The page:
Microsoft has been vocal about its desire to properly regulate facial recognition technology. The company’s president, Brad Smith, appealed directly to Congress last year to take steps to manage the tech, which he says has “broad societal ramifications and potential for abuse.” Such are the company’s concerns that it even blocked the sales of the tech to California police forces. Now, Microsoft is continuing its crusade by quietly deleting its MS Celeb database, which contains more than 10 million images of some 100,000 people.

These days, it seems everything in tech privacy matters gets continuously worse. Deleting big data sets is hard to do. Good work, Microsoft.

Maine is Close to Stopping ISP Pay For Privacy Schemes

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The Act to Protect the Privacy of Online Customer Information has been approved by Maine’s state House of Representatives and Senate. Now it only needs the governor’s signature. It would put a stop to ISP pay-for-privacy schemes by limited access to data.

If signed, the bill would provide some of the strongest data privacy protections in the United States, putting a latch on emails, online chats, browser history, IP addresses, and geolocation data collected and stored by ISPs like Verizon, Comcast, and Spectrum. The bill goes further: Unlike a data privacy proposal in the US and a new data privacy law in California, the Maine bill explicitly shuts down any pay-for-privacy schemes.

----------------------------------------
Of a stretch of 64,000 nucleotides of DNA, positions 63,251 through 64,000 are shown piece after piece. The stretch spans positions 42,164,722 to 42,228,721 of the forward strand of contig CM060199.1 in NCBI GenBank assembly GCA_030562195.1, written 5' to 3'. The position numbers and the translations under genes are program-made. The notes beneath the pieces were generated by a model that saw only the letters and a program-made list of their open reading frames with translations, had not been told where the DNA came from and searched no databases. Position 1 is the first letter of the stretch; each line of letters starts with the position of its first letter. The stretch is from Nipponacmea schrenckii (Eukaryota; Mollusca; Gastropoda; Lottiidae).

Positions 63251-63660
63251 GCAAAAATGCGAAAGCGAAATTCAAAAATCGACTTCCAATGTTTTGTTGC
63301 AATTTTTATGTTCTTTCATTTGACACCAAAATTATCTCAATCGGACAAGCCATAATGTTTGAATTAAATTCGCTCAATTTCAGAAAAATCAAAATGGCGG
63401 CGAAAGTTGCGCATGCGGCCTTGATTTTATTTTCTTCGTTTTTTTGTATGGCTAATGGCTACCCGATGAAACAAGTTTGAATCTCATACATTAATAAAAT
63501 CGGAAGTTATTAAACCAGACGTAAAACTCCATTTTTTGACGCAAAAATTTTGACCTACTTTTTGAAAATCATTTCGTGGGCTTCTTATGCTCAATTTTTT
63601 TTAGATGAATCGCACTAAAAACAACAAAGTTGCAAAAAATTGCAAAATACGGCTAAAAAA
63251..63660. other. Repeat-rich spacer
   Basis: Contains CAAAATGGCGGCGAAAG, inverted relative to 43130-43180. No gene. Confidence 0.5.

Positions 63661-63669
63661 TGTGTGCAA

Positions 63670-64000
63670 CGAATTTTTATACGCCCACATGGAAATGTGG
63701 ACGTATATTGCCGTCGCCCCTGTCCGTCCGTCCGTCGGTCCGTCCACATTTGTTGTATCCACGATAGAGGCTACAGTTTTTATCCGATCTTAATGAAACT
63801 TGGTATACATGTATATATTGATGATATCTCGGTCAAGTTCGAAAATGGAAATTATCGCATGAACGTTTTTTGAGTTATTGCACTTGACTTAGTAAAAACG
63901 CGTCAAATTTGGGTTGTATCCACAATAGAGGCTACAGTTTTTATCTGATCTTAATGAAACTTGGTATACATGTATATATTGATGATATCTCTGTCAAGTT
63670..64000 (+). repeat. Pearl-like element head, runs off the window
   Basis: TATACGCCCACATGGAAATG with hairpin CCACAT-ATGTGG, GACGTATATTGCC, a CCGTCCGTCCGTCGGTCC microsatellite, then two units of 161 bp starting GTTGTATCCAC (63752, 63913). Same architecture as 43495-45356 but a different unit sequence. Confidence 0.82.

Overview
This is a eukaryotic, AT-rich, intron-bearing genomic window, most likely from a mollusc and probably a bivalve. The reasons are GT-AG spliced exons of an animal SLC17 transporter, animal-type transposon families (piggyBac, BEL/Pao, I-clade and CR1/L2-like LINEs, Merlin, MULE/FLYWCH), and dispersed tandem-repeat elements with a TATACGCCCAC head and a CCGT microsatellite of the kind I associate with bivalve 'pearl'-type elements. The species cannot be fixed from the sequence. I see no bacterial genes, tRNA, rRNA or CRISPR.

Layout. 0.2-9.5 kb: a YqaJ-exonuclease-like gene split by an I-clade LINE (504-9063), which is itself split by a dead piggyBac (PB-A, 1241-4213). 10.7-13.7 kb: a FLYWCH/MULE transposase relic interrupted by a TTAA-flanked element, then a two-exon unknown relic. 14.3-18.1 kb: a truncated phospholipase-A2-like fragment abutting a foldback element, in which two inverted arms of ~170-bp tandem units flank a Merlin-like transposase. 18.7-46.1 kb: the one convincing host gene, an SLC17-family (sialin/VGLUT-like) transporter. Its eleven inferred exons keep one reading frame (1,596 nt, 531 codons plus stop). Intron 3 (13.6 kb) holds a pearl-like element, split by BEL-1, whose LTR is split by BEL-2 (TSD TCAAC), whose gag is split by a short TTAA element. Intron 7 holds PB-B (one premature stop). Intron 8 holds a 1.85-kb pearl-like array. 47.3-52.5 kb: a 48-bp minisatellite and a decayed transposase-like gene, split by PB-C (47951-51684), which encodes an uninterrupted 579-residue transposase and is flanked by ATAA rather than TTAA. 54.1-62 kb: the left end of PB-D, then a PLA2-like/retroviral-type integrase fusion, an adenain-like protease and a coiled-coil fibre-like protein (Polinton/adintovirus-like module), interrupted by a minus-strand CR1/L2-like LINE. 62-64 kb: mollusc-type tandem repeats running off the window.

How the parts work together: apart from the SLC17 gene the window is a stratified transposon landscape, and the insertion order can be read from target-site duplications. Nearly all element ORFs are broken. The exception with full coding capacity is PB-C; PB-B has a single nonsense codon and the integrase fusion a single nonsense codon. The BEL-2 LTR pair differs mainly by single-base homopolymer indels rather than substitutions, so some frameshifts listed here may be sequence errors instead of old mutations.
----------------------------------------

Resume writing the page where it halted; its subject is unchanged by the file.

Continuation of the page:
The Clever Cryptography Behind iOS 13 ‘Find My’

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iOS 13 ‘Find My’ combines Find My Friends and Find My iPhone. Apple says it uses Bluetooth signals from Apple devices even if they’re offline. And the encryption scheme it uses means that third party attackers can’t track Apple devices, and Apple can’t track them either.

In a background phone call with WIRED following that keynote, Apple broke down that privacy element, explaining how its “encrypted and anonymous” system avoids leaking your location data willy nilly, even as your devices broadcast a Bluetooth signal explicitly designed to let you track your device. The solution to that paradox, it turns out, is a trick that requires you to own at least two Apple devices. Each one emits a constantly changing key that nearby Apple devices use to encrypt and upload your geolocation data, such that only the other Apple device you own possesses the key to decrypt those locations.

News+: The App Store Enables Spying, Tracking, and Analytics

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In the latest issue of Fast Company magazine, Mark Wilson writes about the business of spying, advertising, and analytics that the App Store enables.

[Apple] designed a dead-simple interface that, to this day, allows users to sign away contacts, location data, and camera and microphone access with a single tap as they install an app. Apple also created efficient APIs—the software connecting its hardware to outside apps—to provide third-party developers access to sensitive user information. Meanwhile, iPhone apps are not required to encrypt their transmissions. “Apple was well known for usability before it was known for privacy,” says Riana Pfefferkorn, associate director of surveillance and cybersecurity at the Stanford Center for Internet and Society.

This is part of Andrew’s News+ series, where he shares a magazine every Friday to help people discover good content in Apple News+.